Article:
Free and Easy

Probably nothing afforded Ben Franklin as much pleasure as the applause and income he received from people who didn't know he was kidding

In his Persecution and the Art of Writing, which I am assuming Professor Weinberger knows almost by heart, Leo Strauss made the surprisingly unesoteric observation that the best way to avoid the wrath of the censor is to present an apparently balanced debate in which the views of the side disliked by the censor are given a "straight" denunciation. Only a little subtlety is required to make these views slightly more attractive than the censor might wish. And many are those who have been seduced, or disillusioned, in this manner, even by debates into which no conscious "twist" has been inserted. (De Vries's novel also contains a hilarious scene in which the town atheist and the town clergyman have a public argument and succeed in completely winning each other over.)

That Franklin had the necessary cast of mind for this dialectic is not to be doubted. He even tells us himself, with an open and friendly face,

Some Books against Deism fell into my Hands; they were said to be the Substance of Sermons preached at Boyle's Lectures. It happened that they wrought an Effect on me quite contrary to what was intended by them: For the Arguments of the Deists which were quoted to be refuted, appeared to me much Stronger than the Refutations.

But Franklin isn't done with the reader quite yet. He gives an account of a Deism in which it is quite impossible that he believed. Or is it true that he ever "from the Attributes of God, his infinite Wisdom, Goodness & Power concluded that nothing could possibly be wrong in the World, & that Vice & Virtue were empty Distinctions, no such Things existing"? Everything in his life and writing argues against this likelihood, and Weinberger wittily appends a note on how to distinguish between "dry," "wet," and "very wet" Deism. Only the ultra-dry Deists denied human beings all free will, and even then the idea that the world was as good as it possibly could be was dependent on the fatalistic and tautological conviction that it was, ex hypothesi, the only possible world in the first place. Franklin was never a Pangloss, and his bald statement of what such a belief would entail is the equal of Voltaire's.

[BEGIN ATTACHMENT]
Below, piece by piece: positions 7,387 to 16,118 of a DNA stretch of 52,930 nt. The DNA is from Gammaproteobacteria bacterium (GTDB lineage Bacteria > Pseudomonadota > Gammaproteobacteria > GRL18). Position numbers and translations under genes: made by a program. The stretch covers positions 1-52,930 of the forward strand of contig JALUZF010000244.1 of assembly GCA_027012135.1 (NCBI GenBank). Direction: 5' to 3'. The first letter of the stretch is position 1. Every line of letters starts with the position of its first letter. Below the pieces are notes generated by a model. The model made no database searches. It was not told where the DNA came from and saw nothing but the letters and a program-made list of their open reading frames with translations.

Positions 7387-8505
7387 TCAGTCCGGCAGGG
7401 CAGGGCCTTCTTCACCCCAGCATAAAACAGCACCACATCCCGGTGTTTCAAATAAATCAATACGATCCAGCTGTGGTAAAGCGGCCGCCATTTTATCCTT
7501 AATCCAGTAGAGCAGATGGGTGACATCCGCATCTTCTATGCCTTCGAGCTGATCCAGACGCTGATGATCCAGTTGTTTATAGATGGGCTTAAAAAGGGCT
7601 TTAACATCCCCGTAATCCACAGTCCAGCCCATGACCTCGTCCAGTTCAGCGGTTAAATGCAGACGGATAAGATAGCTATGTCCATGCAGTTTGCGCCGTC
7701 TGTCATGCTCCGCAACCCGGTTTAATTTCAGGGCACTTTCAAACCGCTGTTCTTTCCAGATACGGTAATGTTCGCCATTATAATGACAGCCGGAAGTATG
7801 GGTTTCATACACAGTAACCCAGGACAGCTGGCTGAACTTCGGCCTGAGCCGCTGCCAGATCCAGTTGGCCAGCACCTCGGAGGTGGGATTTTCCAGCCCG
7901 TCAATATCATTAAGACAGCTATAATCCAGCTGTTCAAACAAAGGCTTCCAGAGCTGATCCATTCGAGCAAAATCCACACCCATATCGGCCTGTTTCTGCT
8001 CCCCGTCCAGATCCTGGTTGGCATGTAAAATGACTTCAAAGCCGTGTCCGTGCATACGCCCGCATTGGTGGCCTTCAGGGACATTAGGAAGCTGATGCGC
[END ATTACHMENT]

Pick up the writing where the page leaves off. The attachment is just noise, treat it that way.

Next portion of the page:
He seems to have disclosed his true ambition only by appearing to disown or abandon it. At about the midpoint of the Autobiography, having already familiarized us with his suspicion of all established churches, he relates his intention, in 1731, of setting the world to rights by establishing a "Party for Virtue." This would form the "Virtuous and good Men of all Nations" into "a regular Body, to be govern'd by suitable good and wise Rules." This apparently platitudinous project was to involve a "creed," which would comprise "the Essentials of every known Religion" while "being free of every thing that might shock the Professors of any Religion." This was as much as to say that a frontal disagreement with the godly was not to be entertained: an unsurprising proposition in that or any other epoch. The party's manifesto included some ecumenical boilerplate about one God, divine providence, and the reward of virtue and punishment of vice "either here or hereafter" (my italics), but its point of distinction lay in the clause stipulating that "the most acceptable Service of God is doing Good to Man." Having laid out this essentially humanist appeal with some care over a couple of pages, Franklin writes with diffidence that the pressure of other work led him to postpone it indefinitely. Weinberger believes, to the contrary, that he made this project his unostentatious life's work, always seeking to unite men of science and reason, and even, if rather belatedly, abandoning his pro-slavery position and becoming an advocate of emancipation. There is good evidence that he is right. Franklin's decision to become a Freemason, for instance, can be interpreted first as somewhat anticlerical and second as signifying his adherence to a common brotherhood without frontiers. And there is the usual Franklin joke: with great attention to the proprieties of frugality and thrift, he still straight-facedly suggested that the "Party for Virtue" be actually named "the Society of the Free and Easy."